Sugar, in this sense, usually refers to cube sugar, granulated sugar, sugar in soft drinks, glucose D etc. Some even stretch it by including all carbohydrate foods entirely!
Sugar is not directly responsible for diabetes. Diabetes is not eating too much sugar. Almost everything we eat eventually turns to ‘sugar’ (glucose). The complex foods we eat on daily basis eventually get converted to glucose after digestion. Glucose is the fuel utilized by the body cells for their metabolic activities.
Without glucose, some of the body cells can still function to some extent by making use of some breakdown products of fat. However, without glucose, the brain cells may not be able to function.
That is why a person with hypoglycaemia (low blood sugar) will most likely lose consciousness at certain point because the brain cells will temporarily lose the ability to function in an environment of low blood sugar. If this persists for too long, it may result in permanent brain damage.
The body prevents this by mobilizing glucose from the storage of complex sugar in the liver and other body tissues. This is why there is always sugar in the blood to carry on daily activities even while someone is fasting or abstaining from food for a while. The individual who is not eating subsequently loses some body weight.
This is as a result of the body tissue being mobilised to produce glucose as the fuel needed by body cells in order to carry out the basic activities needed by the body to keep the individual alive. Without this mechanism of storage and conversion, it may be difficult for a person to survive without eating multiple times a day. Thus, ‘sugar’ is necessary for human survival.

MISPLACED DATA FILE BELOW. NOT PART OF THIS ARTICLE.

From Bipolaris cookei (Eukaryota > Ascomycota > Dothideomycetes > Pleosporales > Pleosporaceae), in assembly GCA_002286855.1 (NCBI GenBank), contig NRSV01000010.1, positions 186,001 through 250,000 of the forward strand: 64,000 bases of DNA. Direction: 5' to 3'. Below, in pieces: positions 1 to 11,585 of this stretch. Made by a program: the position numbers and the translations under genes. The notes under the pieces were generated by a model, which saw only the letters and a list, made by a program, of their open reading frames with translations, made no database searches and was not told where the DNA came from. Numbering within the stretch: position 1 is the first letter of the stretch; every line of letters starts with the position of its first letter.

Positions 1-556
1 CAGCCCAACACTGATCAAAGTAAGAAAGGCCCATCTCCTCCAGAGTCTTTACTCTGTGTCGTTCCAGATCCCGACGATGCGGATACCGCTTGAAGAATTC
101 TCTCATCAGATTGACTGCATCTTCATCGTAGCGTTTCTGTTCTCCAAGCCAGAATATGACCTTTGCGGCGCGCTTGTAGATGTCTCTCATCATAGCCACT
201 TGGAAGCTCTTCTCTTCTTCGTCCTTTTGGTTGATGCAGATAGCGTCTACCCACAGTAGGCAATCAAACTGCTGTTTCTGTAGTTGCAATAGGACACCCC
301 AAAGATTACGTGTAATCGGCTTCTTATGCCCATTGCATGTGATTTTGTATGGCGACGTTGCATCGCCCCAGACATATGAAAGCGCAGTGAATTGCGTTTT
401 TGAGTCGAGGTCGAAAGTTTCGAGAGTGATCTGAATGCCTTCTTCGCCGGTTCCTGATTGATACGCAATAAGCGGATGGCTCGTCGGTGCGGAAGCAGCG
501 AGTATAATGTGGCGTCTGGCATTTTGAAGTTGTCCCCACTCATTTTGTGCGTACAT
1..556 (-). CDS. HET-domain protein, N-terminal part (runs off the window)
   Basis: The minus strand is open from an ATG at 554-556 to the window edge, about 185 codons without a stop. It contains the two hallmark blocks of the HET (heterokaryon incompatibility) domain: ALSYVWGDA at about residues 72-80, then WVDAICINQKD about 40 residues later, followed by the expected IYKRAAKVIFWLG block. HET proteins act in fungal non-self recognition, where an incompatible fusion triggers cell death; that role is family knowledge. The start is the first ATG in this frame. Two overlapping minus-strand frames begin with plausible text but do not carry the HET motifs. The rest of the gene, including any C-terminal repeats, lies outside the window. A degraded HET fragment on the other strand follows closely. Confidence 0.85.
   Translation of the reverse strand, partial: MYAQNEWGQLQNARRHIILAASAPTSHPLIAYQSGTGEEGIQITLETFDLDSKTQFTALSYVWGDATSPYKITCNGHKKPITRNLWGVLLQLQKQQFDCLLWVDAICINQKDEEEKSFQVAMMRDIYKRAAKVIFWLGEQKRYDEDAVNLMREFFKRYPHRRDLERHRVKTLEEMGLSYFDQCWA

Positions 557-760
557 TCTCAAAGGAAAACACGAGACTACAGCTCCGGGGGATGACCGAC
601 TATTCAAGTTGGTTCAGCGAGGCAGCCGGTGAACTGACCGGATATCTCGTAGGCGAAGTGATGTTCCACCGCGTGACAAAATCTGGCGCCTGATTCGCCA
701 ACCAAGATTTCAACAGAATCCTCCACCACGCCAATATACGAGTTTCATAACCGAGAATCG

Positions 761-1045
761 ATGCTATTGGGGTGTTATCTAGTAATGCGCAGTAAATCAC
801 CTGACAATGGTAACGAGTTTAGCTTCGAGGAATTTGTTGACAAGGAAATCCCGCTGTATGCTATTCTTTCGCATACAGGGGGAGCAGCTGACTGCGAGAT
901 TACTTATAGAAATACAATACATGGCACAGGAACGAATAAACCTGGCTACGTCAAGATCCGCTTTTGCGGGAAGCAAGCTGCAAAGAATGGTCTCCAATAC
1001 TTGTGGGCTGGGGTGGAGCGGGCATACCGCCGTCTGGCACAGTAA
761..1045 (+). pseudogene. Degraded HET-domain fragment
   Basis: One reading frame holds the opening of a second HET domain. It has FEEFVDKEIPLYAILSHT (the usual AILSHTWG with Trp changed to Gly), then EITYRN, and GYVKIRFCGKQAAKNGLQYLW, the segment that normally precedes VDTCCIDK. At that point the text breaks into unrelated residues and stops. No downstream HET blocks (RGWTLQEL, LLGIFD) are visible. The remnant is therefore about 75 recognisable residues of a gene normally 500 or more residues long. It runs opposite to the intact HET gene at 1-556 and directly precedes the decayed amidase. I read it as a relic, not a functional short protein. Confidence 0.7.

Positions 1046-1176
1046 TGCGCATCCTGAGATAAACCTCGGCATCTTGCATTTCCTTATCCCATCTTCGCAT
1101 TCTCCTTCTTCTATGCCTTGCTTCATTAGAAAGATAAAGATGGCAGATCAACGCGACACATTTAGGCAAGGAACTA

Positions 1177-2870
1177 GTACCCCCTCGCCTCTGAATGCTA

Insulin is a hormone the body cells require to recognise and utilise glucose either for immediate metabolic activities or for storage. Without it, possibly only the brain cells will be able to utilise glucose for their metabolism, as they do not need insulin to make use of glucose for their metabolic activities.
This hormone is released by the pancreas, an organ buried deep in the abdomen. The quantity released per time is directly related to the quantity of glucose available in the blood. When the blood glucose is high, high quantity of insulin is released and vice versa.
This is why a normal person does not have excess sugar in the blood at any given time because the body responds to the excess by releasing large quantity of insulin to withdraw the excess glucose from circulation. However, this mechanism fails when the quantity of insulin released does not match the excess glucose in the circulation. This is one of the phenomenons which occur in diabetes.
In addition to the insulin being released, the body cells also have to respond to it through their receptors. The insulin receptors on cells have to recognise and be sensitive to the insulin in the blood circulation. Sometimes, the insulin is present in adequate quantity but there is blunting of response by the body cells to it.
With this, there will be excess glucose available in the blood stream, whereas the body cells will feel there is none because they cannot utilise it due to non-response of the insulin receptors on them. Thus, diabetes is a phenomenon of suffering in the midst of plenty – plenty glucose available around the cells but the cells are still ‘hungry’ because they cannot utilise it.